I am away at the LEGO Idea Conference, a brilliant annual event about creativity, play and learning, in Billund, Denmark – the home of LEGO – and partly because of being away from normal everyday life, and partly because of the need to explain myself to a broad spread of other humans (educators, innovators, policymakers, and all kinds of other people), it got me thinking about what it is that I do, or could do, or what’s interesting, for me.
At the moment I most often think of my little summary of what I think is important about creativity and making things, in any medium, which is that it’s about:
→ and making things happen.
(This set of three originated from the interesting task of having to write a blurb for my new book, Making Media Studies).
Then, to help these things to happen in the world, we need platforms, which I call platforms for creativity, where people have meaningful opportunities to have conversations with each other about things that they care about, can be inspired by what other people have done, and can build on these conversations and inspirations to make things happen.
By ‘making things happen’ I don’t necessarily mean on a big scale – although it might be – and I don’t necessarily mean in terms of social or political issues – although it could be.
‘Making things happen’ might involve just a small act of kindness, or an emotional connection, or the start of a collaboration.
The platforms for creativity can involve different kinds of tools, or toys, or digital systems, or events, or a library or museum, or school, or other kinds of environment.
In the digital age, where much is downloadable and free, but perhaps not so much valued, I think value now is in the meaningful connections we can make with people and things.
I’ve been thinking about this for a long time, in particular about meaningful ways to combine and integrate physical and digital experiences. But these latest versions of the thoughts were helped by Kevin Kelly’s blog post about ‘generatives’ – which is from 2008 but I only found it recently – where he writes:
“A generative value is a quality or attribute that must be generated, grown, cultivated, nurtured. A generative thing can not be copied, cloned, faked, replicated, counterfeited, or reproduced. It is generated uniquely, in place, over time. In the digital arena, generative qualities add value to free copies, and therefore are something that can be sold”.
It’s explained most simply in this video, where Kelly says:
“The internet is this huge copying machine – that’s what it does. How do you create things of value, if anything can be copied indiscriminately? I think the answer is that the things that become valuable are the things that cannot be copied.”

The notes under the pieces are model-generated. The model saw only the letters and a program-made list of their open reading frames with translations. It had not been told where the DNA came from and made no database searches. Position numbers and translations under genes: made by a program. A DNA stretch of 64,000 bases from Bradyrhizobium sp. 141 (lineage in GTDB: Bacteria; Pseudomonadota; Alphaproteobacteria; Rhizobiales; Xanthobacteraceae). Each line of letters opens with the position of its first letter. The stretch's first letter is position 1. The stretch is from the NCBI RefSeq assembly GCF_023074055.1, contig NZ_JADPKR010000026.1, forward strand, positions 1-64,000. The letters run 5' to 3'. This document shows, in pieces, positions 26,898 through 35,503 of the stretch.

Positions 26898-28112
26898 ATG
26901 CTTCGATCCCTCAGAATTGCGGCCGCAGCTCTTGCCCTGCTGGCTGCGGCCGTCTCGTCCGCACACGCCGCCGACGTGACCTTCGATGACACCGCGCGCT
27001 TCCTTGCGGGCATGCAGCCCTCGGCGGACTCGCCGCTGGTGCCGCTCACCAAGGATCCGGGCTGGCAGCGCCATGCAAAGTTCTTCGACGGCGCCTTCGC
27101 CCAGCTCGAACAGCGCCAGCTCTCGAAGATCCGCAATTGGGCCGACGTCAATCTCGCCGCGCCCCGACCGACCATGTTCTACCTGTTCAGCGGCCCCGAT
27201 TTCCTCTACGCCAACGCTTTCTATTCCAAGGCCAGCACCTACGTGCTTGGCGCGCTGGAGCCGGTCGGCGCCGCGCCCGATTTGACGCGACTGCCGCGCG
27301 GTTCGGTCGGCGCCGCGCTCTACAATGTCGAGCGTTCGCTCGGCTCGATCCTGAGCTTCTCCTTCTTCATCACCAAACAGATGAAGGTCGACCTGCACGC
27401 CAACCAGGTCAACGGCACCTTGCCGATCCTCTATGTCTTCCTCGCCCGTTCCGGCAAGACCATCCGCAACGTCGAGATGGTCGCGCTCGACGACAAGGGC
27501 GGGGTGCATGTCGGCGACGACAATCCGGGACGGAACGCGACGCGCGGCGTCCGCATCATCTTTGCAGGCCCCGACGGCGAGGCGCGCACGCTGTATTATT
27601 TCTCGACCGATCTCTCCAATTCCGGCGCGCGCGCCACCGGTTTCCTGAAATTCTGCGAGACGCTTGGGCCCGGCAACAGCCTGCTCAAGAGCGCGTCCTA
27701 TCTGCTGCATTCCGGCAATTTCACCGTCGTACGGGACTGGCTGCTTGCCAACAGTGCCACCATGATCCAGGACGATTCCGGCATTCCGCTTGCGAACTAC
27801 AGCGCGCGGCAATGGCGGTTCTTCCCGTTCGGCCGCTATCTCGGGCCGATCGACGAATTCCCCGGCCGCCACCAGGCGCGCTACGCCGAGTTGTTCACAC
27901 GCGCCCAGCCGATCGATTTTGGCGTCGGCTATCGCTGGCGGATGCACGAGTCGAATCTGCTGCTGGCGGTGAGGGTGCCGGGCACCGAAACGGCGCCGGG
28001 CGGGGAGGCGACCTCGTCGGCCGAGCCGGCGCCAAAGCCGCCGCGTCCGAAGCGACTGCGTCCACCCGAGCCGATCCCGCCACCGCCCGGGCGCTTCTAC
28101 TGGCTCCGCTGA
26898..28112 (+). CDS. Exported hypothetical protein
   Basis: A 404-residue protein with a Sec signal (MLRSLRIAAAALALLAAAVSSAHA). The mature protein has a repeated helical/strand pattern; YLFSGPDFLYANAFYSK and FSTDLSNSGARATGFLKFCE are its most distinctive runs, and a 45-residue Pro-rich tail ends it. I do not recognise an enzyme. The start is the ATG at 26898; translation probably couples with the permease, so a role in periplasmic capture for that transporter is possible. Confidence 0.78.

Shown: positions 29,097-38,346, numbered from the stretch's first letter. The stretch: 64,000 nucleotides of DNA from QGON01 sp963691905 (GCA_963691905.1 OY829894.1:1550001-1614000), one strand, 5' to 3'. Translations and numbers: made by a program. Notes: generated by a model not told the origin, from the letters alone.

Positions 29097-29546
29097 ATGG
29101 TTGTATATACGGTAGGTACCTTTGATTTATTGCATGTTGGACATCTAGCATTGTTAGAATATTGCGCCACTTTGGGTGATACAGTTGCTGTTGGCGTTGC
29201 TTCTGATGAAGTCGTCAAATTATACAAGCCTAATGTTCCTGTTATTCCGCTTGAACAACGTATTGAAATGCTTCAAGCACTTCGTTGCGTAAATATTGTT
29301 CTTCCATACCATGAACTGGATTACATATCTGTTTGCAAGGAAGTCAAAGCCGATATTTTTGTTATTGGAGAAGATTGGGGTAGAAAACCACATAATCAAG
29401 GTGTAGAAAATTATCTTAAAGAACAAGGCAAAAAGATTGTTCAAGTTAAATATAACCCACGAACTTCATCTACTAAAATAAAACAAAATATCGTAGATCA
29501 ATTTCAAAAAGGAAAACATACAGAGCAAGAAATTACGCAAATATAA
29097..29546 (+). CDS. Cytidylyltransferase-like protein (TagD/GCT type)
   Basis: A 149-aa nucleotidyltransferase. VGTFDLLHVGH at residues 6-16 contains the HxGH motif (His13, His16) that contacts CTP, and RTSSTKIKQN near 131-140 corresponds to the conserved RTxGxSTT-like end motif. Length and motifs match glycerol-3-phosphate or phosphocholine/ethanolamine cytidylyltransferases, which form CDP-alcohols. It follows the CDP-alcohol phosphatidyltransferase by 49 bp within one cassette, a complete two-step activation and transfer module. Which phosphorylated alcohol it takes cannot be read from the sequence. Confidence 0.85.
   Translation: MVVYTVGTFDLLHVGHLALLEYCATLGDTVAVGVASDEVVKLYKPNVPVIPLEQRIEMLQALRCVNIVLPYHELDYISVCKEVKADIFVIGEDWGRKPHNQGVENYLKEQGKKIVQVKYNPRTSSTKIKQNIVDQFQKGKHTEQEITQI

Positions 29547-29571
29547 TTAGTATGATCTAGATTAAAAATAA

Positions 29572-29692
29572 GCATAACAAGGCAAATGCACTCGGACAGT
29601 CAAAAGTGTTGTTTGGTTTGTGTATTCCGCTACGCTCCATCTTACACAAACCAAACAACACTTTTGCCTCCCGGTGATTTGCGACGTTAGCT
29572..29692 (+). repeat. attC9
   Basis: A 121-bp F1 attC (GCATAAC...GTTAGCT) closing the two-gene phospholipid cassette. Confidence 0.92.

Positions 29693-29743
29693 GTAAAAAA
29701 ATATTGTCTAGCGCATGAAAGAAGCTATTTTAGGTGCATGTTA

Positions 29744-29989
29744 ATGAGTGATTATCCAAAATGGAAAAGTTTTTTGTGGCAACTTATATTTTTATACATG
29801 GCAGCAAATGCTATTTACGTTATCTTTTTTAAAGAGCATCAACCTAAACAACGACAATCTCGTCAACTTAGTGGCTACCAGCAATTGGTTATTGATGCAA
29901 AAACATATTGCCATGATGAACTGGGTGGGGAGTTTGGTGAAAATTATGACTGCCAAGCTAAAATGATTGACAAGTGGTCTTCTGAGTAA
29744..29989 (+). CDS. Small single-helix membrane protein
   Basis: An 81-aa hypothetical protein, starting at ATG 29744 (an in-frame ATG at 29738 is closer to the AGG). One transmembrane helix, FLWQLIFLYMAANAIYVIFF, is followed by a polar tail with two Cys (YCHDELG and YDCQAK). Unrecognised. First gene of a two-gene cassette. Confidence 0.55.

In the most obvious sense, this is about live or unique personal experiences – being at a physical event, right now, which you are part of, rather than seeing such a thing on a screen. (It can also be about trust, authenticity, personalisation, and other things which can’t be copied).
But I think the most important thing is about making meaningful connections. This can be done online, or offline, but it’s often best if it’s a combination of the two.
It’s great that we can freely (or inexpensively) download lots of information and resources – this is genuinely really good. But because it’s more-or-less free, we don’t necessarily value it that much, and we don’t necessarily find it resonant or emotionally meaningful.
We need embodied experiences – doing things that involve more than eyes, maybe ears, and some tapping – and we need to engage in these with other people.
There’s also a perfectly good digital-only version, where the unique value comes from the personal connections you can make through conversations and inspirational exchanges, when you have found someone online who engages with your passions or fascinations.
So you could say this is about meaningful connections, where there’s really something to grasp hold of and engage with – physically, emotionally, or both – compared to frictionless content, where there’s a lot of it, and it’s easy to access, but there’s nothing really to grab hold of, or that will grab hold of you.
Now, if I’m asserting that meaningful connections are important – well, you could say, that’s obvious. But if you take it as crucially important – if you understand that meaningful connection-making is the most crucial thing that any product, service or relationship can be doing – then it becomes urgent and powerful, and can mean that you evaluate the media, events, learning experiences and tools around you in new ways.
Furthermore – and although this isn’t just about economics – we can note that the things that offer people meaningful connections are the things that people would be more willing to pay for. (I mention this because, well, we do live in a world which includes a system of money, and this can be about creators getting paid directly and properly for things that they make).
You see this clearly, say, in the variously-priced offerings on Kickstarter, where the cheapest things tend to be a download copy of a creative work, and the more expensive things are interpersonal experiences and handmade objects where supporters can have more of a relationship with the creator themselves.
Not that there’s anything wrong with free things. And free things can really help to build meaningful connections, of course, which is why, say, I have this blog and videos and open access articles. As you might guess, these things are offered in the hope that they might start some fruitful conversations, or prompt some inspirations, or lead to making things happen.
Photo by Flickr user Kate Ter Haar (see original), used under a Creative Commons BY 2.0 licence.